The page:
Tuesday, March 18, 2014
Kill Bill Vol.1 -- mini-review: violence and revenge
Director: Quentin Tarantino, 2003 (R)
The fourth movie from writer-director Tarantino is as bloody and violent as any before, perhaps more so. The plot-line is simple: the Bride (Uma Thurman) is shot in the head by Bill (David Carridine), her former lover and leader, and left for dead during her wedding rehearsal. She emerges after four years in a coma and wants revenge on all those who involved. But the movie is far from simple and Tarantino uses all the tools in his tool-box, even splitting the movie into two volumes to spin this gory yarn.
Blending spaghetti western, like The Good, the Bad and the Ugly, with kung fu b-flicks, throwing in Japanese anime and monochrome chapters, Tarantino pays homage to the films of his youth, and even includes a scalping. His stylized violence is excessive but clearly unrealistic, with dismemberments and lost limbs too many to count. He refuses to tell the story in linear fashion, instead interweaving chapters asynchronously and thereby retaining viewer interest.
This first volume carries an overdose of stylized violence. The Bride, an assassin known also as "the Black Mamba", realizes she has lost the baby she was carrying during her altar-walk and that adds further fuel to her revenge-soaked fire. Each chapter of this film adds more violence than its predecessor. She goes from a mano-a-mano knife fight with Copperhead (another female assassin) to a samurai sword-fight against over fifty Japanese yakuzi mobsters. She has to beat these to "earn" her right to fight O-ren Ishi (Lucy Liu), another assassin known as Cottonmouth.
We get the point from the opening title card: "Revenge is a dish best served cold." The Bride is not after justice. After all, she dispensed death with the rest of the Deadly Viper Assassination Squad Bill formed and led. No, she simply wants blood, the blood of those who left her for dead. She brings to mind the words of God in the Old Testament: "I will take vengeance on my adversaries and repay those who hate me" (Deut. 32:41). Like the Lord "(s)he will come with vengeance" (Isa. 35:4). But she clearly missed those Sunday School lessons from the New Testament, since the apostle Paul commented to the Romans: "Do not take revenge, my dear friends, bet leave room for God's wrath, for it is written: 'It is mine to avenge; I will repay,' says the Lord" (Rom. 12:19). It is not our place, nor the Bride's, to take justice into our own hands and seek to settle scores of revenge.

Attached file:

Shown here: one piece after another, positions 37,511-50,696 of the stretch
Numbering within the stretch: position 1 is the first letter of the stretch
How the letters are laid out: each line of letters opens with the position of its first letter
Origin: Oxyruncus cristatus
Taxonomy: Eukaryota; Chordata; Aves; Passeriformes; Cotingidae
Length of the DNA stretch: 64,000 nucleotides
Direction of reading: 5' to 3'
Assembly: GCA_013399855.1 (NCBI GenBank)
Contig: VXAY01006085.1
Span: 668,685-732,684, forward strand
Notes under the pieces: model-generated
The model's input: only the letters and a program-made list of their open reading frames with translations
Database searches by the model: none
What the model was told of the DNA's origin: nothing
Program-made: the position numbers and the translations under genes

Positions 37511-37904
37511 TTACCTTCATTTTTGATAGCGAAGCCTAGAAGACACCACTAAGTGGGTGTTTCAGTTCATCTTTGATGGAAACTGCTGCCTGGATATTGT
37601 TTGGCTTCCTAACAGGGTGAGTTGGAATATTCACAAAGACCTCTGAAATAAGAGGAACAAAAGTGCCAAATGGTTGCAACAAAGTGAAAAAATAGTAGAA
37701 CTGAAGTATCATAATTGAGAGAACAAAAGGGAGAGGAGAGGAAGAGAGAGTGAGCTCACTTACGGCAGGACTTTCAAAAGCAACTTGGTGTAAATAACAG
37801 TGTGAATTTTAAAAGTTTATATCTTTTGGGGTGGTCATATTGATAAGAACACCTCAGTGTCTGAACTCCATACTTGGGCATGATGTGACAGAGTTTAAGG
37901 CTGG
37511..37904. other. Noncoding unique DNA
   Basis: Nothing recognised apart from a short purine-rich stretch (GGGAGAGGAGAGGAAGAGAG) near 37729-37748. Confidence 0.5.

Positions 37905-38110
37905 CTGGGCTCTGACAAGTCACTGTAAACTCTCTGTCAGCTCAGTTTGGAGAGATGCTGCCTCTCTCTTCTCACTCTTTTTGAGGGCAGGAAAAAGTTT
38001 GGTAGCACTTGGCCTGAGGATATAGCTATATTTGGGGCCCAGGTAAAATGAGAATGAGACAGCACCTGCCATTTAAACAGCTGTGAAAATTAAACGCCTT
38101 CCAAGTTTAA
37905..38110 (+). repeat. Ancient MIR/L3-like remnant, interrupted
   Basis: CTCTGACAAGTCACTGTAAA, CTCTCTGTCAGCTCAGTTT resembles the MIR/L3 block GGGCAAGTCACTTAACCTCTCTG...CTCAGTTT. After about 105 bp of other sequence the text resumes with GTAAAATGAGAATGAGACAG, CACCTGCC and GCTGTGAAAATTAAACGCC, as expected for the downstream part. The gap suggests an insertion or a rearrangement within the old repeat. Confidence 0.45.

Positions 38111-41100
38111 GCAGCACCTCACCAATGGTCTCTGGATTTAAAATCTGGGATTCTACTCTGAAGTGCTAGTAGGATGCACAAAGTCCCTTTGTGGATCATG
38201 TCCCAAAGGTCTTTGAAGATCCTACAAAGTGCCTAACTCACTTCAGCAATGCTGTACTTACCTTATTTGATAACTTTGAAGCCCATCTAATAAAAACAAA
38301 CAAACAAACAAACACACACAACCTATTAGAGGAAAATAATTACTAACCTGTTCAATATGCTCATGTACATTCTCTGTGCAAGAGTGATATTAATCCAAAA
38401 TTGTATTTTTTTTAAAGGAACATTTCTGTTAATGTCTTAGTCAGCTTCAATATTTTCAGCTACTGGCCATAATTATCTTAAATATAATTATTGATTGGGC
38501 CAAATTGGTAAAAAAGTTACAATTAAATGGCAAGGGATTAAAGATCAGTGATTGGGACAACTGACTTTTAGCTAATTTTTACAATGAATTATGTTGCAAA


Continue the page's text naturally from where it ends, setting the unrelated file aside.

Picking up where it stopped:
The Bride, though, tells us early what she is like: "It's mercy, compassion, and forgiveness I lack." Late in the film, she offers a bone of mercy to one enemy. But she does so with a motive: "I want him [Bill] to witness the extent of my mercy by witnessing your deformed body." In essence, this is not mercy, it is punishment and humiliation. She wants Bill, who is never really seen in this first film, to ponder what she will bring to him at the climax of volume 2.
Unlike the vengeance-seeking Bride, "The Lord is full of compassion and mercy" (Jas. 5:11). He has told us through Moses in the Old Testament, "I will have mercy on whom I will have mercy, and I will have compassion on whom I will have compassion" (Exod. 33:19). He balances vengeance with compassion, on the fulcrum of forgiveness. He offers true forgiveness to all who seek it through Christ. We can become one of his followers, even part of his Bride (Eph. 5:25) through faith in Jesus (Jn. 1:12). The violence of his crucifixion paid the bloody price for our redemption. No further revenge needed.
Copyright ©2014, Martin Baggs
at 6:00 PM